Why two influence metrics are better than one

Home / influence / Why two influence metrics are better than one

As the former CEO of Kred, I am often asked …

“so how is Kred better than …”.

It is a fair question as there are a number of other more established influencer platforms in the market, and only now are major brands starting to understand how powerful influencer marketing can be.

The “how are you better than” question can easily be answered in a tweet as we have very different approach to Kred’s rivals.  Kred is…

1. Real time

2. Fully transparent

3. Community focused

4. Provides a dual score

Taking each key difference and expanding

1. Real time – Kred has had access to the Twitter firehose since November 2008 via a partnership with Twitter (one of the handful of companies around the world that have a direct connection to the firehose, and as such they don’t go via a 3rd party).

This means that they have built a platform that can handle tweets in real time.

As such Kred scores are updated every 1/2 second and your updated score and the Tweet / Facebook post that generated that score is always available on your live Kred activity statement – like a frequent flyer statement for influence.  Other platforms update scores on a daily or weekly basis.


2. Fully transparent
– having a live activity statement is just part of the desire to be fully transparent.  If you can see how the score goes up or down and what drives that action, then I think you will have much more confidence in your score and the platform.

Kred also publishes the full set of rules, points, curves etc on our Kred Rules page.  Does your preferred influence platform do this?  Kred has had this page live since launch and it is updated when new networks are added to the platform.

As a company Kred has a fully transparent approach.  They try and answer every tweet to @kred and when I was CEO you could find me responding directly to tweets, DMs and also making myself available for interviews with bloggers and the press.  If you’d like to interview me for an article or post, my direct contact details are at grill.im


3. Community focus
– other platforms look at “topics”, and I’ve heard anecdotally of people being told they are influential in “cheese” or “prison”. In fact I have been influential in “Thomas Power” for over a year now.  These topics can also be bombed – making them hard to believe as a reliable indication of what area you are influential in.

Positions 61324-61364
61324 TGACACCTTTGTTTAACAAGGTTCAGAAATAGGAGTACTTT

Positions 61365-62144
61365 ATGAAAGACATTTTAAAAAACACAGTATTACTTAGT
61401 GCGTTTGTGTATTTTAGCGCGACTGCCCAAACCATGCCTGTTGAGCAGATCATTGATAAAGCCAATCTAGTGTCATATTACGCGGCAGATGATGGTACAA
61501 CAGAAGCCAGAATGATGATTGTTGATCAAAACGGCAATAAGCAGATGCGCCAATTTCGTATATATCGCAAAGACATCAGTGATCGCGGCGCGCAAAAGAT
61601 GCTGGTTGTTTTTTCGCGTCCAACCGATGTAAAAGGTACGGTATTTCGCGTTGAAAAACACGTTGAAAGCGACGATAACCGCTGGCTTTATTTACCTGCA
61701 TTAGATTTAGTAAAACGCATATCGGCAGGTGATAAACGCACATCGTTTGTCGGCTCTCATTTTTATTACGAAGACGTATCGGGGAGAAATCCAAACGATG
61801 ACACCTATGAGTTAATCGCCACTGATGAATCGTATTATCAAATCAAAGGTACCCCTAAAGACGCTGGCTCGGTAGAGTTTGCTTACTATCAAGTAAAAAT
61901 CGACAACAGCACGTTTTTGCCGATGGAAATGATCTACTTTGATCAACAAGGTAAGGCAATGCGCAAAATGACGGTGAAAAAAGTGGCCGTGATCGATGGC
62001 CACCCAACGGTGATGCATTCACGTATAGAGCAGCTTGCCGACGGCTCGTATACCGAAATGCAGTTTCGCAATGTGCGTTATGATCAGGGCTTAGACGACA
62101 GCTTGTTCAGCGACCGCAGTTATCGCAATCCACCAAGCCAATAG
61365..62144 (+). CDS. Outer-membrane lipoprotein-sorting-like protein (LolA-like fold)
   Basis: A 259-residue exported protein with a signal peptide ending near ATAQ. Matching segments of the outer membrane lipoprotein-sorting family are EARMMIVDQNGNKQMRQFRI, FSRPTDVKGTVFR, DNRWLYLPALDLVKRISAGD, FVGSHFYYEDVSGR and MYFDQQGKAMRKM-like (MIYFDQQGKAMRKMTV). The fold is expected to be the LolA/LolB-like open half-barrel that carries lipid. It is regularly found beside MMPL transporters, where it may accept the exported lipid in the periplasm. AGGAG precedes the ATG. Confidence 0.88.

Last time I looked, humans form communities, not topics. As such Kred took the approach to look for communities of interest, based on your biography, hashtags and tweets. Those that say they are mad about classic cars probably belong in a classic car community.

Having developed these communities (and we can further refine these for brands based on market segments, demographics and location), Kred then looks at where you have influence.

A quick peek at my Kredentials shows which communities I influence.  As you click on each of these communities, you will see my scores change.  Clearly I will have a different level of influence in different communities.

andrewgrill-communities

4. Dual score – this is probably the most visible difference between Kred and the other platforms.

Kred Influence is the measure of what others do because of you. Your Influence score increases when someone takes an action because of your content on Twitter or any other network you have connected to your Kred profile.  This number is normalised out of 1,000.

Kred Outreach is the measure of your generosity. Outreach increases when you retweet, @reply, or follow a new person.

As you accumulate outreach Points, you move to a higher outreach level. Since outreach points are a reward for being active and benevolent, your Outreach level will never go down.

Other platforms have a single score (generally out of 100).  Clearly the higher the number the “better”, however with a single score, and not being able to see how it was developed (were there lots of spammy tweets that raised the score – no idea?) and how it moves up or down it becomes harder to understand if the score is meaningful and relevant to you as an individual and also for a brand.

As I was preparing this post (in June 2012), I noticed my **other** influence score dropped over the weekend from around 56 to 24. The historical view shows I’ve always had a score of 24 – strange??  UPDATE: 4 hours later I am back to 56. Perhaps some influencer turbulence?

So I can’t honestly tell you much about a single influence score out of 100. Brands need to be wary of the single score and not rely on it as the only metric to reward key influencers.

If I give someone a mobile phone for example because they have a “high” score, however on deeper examination I see that their main area of influence has nothing to do with my marketing objectives then I’m going to be pretty annoyed.

With the Kred dual score, and community scores, not only can I instantly see their influence AND outreach (measure of generosity and likelihood that they will share content, RT people etc), I can see where they really have influence rather than just hoping for the best.


Kred in action

Kred worked with a large global brand was sponsoring a major sporting event in the UK.

We used tightly defined Kred communities to find those that might be interested in the sporting event, then ranked them by Kred outreach score.

In working directly with the brand’s sponsorship agency (part of being transparent is we share the influencer lists), we saw a direct correlation between the outreach score and the likelihood that the influencer would be interested in attending the sporting event and talking about it.